Alcohol Allergy

What Is an Alcohol Allergy?

An alcohol allergy is an allergic reaction to the consumption of alcoholic drinks or other products that contain alcohol as an ingredient, including mouthwashes, cough syrups, salad dressings, and tomato sauces. People can also develop allergies to the plant and fungal sources of alcoholic beverages, such as grapes, hops, barley, rye, wheat, and yeast. Alcohol allergies are rare but can have serious medical consequences, including death. A related condition, called alcohol intolerance, is more common. It is a metabolic disorder with unpleasant side effects, caused by the body’s inherited disability to properly break down and dispose of alcohol in the bloodstream.

Allergies are a common form of illness. It is estimated that as many as 50 million Americans may suffer from some type of allergy. Symptoms range from moderate to severe. In rare cases, allergies can lead to anaphylactic shock and death. If you or a loved one are dealing with allergy symptoms, see your Baptist Health physician for consultation and treatment.

Am I Allergic to Alcohol? What Are the Symptoms?

You might be allergic to alcohol if, after consuming a product with alcohol, you experience any or a variety of the following symptoms:

  • Runny nose
  • Ragged or labored breathing
  • Coughing or wheezing
  • Dermatological reactions, such as itching or hives
  • Swelling of the lips, tongue, face, or hands
  • Nausea, vomiting, and diarrhea
  • Light-headedness, disorientation, and loss of consciousness

What Is the Difference Between an Alcohol Allergy and Alcohol Intolerance?

Allergies occur when a person’s immune system reacts defensively to the presence within the body of a substance or chemical that most people find harmless (at least in the short run). An alcohol intolerance is different. It is a genetic condition in which the enzymes responsible for breaking down and expelling alcohol from the body operate ineffectively. The buildup of unconverted alcohol in the body can lead to:

  • Flushed skin (redness)
  • Rapid heartbeat (tachycardia)
  • Low blood pressure
  • Headaches and fatigue
  • Nausea and vomiting

Other sources of alcohol intolerance include histamines, a chemical associated with immune responses, and sulfites, a product additive that limits yeast growth. Individuals with Hodgkin’s lymphoma can also exhibit symptoms of alcohol intolerance. Additional at-risk groups include asthma and hay fever sufferers, food allergy sufferers, and persons of Asian descent (the gene mutation behind alcohol intolerance appears to have originated in southern China).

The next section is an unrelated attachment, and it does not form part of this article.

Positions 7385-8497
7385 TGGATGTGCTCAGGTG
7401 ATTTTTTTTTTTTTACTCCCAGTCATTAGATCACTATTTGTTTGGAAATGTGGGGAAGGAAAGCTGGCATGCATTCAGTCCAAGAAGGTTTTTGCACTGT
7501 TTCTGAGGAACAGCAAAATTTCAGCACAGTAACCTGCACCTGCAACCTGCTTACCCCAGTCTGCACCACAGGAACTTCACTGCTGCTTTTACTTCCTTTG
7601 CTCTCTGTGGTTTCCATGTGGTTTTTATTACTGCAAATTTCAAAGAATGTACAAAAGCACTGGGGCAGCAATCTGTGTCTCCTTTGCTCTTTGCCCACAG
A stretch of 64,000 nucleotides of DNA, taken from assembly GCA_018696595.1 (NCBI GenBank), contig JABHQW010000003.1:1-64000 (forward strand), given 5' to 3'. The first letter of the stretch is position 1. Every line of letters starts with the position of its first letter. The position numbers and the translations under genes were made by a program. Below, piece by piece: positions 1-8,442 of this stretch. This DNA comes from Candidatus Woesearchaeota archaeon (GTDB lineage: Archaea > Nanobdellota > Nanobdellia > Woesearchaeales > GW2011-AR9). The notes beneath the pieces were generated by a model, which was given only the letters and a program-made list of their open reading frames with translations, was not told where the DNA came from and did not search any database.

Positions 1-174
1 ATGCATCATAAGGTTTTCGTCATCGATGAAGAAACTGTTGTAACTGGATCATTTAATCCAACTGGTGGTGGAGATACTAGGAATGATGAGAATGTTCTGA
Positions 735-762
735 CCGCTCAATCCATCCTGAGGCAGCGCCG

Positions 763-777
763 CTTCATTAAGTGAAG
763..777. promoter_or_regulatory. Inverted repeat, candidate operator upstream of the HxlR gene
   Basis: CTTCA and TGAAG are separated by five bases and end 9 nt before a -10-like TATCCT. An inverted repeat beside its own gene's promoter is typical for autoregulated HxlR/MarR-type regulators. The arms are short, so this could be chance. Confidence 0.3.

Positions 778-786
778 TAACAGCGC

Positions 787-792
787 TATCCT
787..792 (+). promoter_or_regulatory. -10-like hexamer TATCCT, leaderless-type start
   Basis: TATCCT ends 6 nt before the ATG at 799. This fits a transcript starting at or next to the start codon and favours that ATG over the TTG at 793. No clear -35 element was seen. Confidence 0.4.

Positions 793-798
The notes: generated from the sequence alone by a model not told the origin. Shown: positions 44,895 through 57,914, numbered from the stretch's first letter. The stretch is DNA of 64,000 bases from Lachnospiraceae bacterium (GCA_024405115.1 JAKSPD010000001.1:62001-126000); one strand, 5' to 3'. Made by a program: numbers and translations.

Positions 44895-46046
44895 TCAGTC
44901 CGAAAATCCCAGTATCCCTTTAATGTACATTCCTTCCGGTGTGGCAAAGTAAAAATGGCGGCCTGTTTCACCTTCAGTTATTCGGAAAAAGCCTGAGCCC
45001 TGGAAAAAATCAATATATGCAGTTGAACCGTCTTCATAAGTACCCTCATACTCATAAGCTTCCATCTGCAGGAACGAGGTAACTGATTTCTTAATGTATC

What Are the Risks of Alcohol Sensitivity?

Besides symptom unpleasantness, the primary risk of an alcohol allergy is anaphylaxis, which is the sudden and severe onset of multiple allergy symptoms, and may result in difficulty breathing, accelerated pulse, dizziness, drops in blood pressure, a state of shock, and death. Anaphylaxis should be addressed as a medical emergency. It is treated by medical personnel with the administration of intravenous fluids and one or more epinephrine (adrenalin) injections. Allergy sufferers should carry an epinephrine autoinjector with them at all times.

Although alcohol allergies (as opposed to intolerances) are uncommon, they represent a serious threat to your health. If, after consuming alcohol, you experience any of the symptoms listed above, please see your physician right away.

How Do I Prevent an Adverse Reaction to Alcohol?

There is no cure for an alcohol allergy. The best way to prevent an adverse reaction is to avoid any item containing alcohol. This includes alcoholic beverages (wine, beer, and spirits), as well as other culinary or medicinal products with alcoholic content. In addition to carrying an epinephrine auto-injector, persons with an alcohol allergy should wear a medical-identification bracelet highlighting their condition.

If you are sensitive to an additive rather than alcohol itself, you may have options with regard to beverages. Red wines contain relatively few sulfites; white wines are low in histamines.

Learn More About Alcohol Allergy and Intolerance from Baptist Health

While alcohol allergies are rare, the consequences of this condition can be serious. Alcohol intolerance is more common. For diagnosis and prevention of either condition, schedule an appointment with a Baptist Health provider.


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